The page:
17 August 2011, 14:51

Will laws stop smokers?

Will laws stop smokers?
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Russia plans to introduce one of the world’s strictest anti-tobacco laws. If it is introduced, smoking will be banned in practically all public places, and it will be very difficult to find cigarettes on sale.  At present, smoking in public places is already banned in Ireland, Norway, Sweden, Malta, the UK, Lithuania, Cyprus, Slovenia and Greece.

Russia plans to introduce one of the world’s strictest anti-tobacco laws. If it is introduced, smoking will be banned in practically all public places, and it will be very difficult to find cigarettes on sale. 

At present, smoking in public places is already banned in Ireland, Norway, Sweden, Malta, the UK, Lithuania, Cyprus, Slovenia and Greece. 

The new Russian law, if adopted, will ban smoking in cafes, night clubs, airports, at railway stations, in planes, trains, passenger vessels, and hotels. These rules will start working from 2014. From 2013, cigarettes will be sold only in large supermarkets, and cigarette packs won’t be displayed on the counters – customers will only be able to choose the cigarette brand from the price list. 

“This draft law is a result of Russia’s signing the framework convention of the World Health Organization,” the President of Russian Association of Public Health Andrey Dyomin says:

“I can see no other way of ending the global tobacco epidemic than a total ban on tobacco products. We must hurry up with this law because, in Russia, 400 thousand people die every year from diseases caused by smoking. Besides, they spend a lot of money on killing themselves.” 

According to the data of Russia’s Ministry of Health, nearly 40% of Russians are active and 80% - passive tobacco smokers. It is planned that the first stage of the Russian anti-tobacco campaign will reduce the number of active smokers to 25%.

It would also be effective to discourage people from smoking by raising cigarette prices, initiators of the anti-tobacco program believe. The Russian Finance Ministry suggests to raise excise taxes for tobacco goods (it would be probably more correct to call them bads!) nearly by a half. This will make the average cost of a cigarette pack in Russia the ruble equivalent of € 1.5. (For comparison: in Europe, the current average price of a cigarette pack is somewhere from € 5 to € 11.)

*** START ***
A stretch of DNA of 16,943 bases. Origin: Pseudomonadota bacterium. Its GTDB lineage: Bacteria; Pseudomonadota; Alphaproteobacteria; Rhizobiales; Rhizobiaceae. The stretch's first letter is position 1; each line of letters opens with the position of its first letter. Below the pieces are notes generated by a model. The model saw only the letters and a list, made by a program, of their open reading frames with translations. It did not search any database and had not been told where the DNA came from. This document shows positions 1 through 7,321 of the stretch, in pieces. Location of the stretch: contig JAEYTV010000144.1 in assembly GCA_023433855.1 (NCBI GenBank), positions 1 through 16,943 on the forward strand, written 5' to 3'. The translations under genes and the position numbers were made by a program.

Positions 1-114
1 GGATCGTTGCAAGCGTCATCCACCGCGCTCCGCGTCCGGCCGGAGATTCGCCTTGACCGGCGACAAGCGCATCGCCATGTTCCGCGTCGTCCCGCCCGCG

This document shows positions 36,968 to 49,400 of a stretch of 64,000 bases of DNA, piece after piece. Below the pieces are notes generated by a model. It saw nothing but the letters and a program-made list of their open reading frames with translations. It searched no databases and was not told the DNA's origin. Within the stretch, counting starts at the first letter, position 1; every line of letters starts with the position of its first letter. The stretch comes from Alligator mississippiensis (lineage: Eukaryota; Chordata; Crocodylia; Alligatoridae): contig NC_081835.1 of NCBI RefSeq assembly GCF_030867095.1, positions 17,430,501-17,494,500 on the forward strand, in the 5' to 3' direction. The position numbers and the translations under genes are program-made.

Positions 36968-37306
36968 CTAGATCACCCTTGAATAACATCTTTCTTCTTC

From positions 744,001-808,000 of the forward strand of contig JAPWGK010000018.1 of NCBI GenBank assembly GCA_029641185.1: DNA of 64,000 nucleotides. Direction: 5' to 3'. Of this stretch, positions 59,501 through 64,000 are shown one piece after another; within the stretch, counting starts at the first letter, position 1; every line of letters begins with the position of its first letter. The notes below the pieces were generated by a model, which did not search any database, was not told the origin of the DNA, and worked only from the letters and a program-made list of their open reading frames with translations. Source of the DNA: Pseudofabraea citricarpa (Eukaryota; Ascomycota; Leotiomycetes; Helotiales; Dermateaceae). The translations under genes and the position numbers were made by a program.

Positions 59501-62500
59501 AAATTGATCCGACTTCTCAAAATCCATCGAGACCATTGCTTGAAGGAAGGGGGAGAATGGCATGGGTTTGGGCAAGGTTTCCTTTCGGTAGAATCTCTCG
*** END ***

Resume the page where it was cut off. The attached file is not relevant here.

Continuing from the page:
However, some people say that such measures will only encourage black marketers. Here is Vadim Zhilkin, the Chairman of the Russian Association of Tobacco Producers:

“If cigarette prices grow too quickly, here come black marketers. We can see this from the experience of Western Europe – there, the “official” cigarette prices are very high, and the black market makes up 15% to 20% of the whole tobacco market. In Eastern Europe, the “official” prices are even higher – and the share of the illegal market is 40% or more.”

The draft law also envisions a full ban on cigarette advertizing. Moreover, it is even suggested that in films and in theater productions, the characters – at least, the good ones – must not smoke. But, this suggestion raises many eyebrows – can you imagine, say, Sherlock Holmes without his famous pipe? And what should be done with old films – should episodes where good guys smoke be cut out of them (like it was with scenes of drinking during Gorbachev’s anti-alcohol campaign in 1985)? 

Film director Pyotr Schepotinnik does not seem to be happy with this decision:

“If you start doing that, you’ll have to ban practically all old films, both Soviet and foreign ones. Art, including cinema art, is something more than preaching about what is good and what is bad.”

The new draft law is being actively discussed online, and, of course, opinions differ – some bloggers praise the war on tobacco, some say that it’s an individual’s right to smoke. Somebody has even joked that, after banning smoking, eating after 6 p.m. must also be banned, for too many people now die of problems caused by overeating. 

However, the anti-tobacco campaign in Russia has already started. Zones for non-smokers have already appeared in airports, cafes and restaurants. Now, every cigarette pack produced in Russia bears an inscription in bold letters: “Smoking kills”, or, “Protect children from tobacco smoke!” In TV clips, popular actors break cigarettes, saying: “Give up smoking, give it up!”

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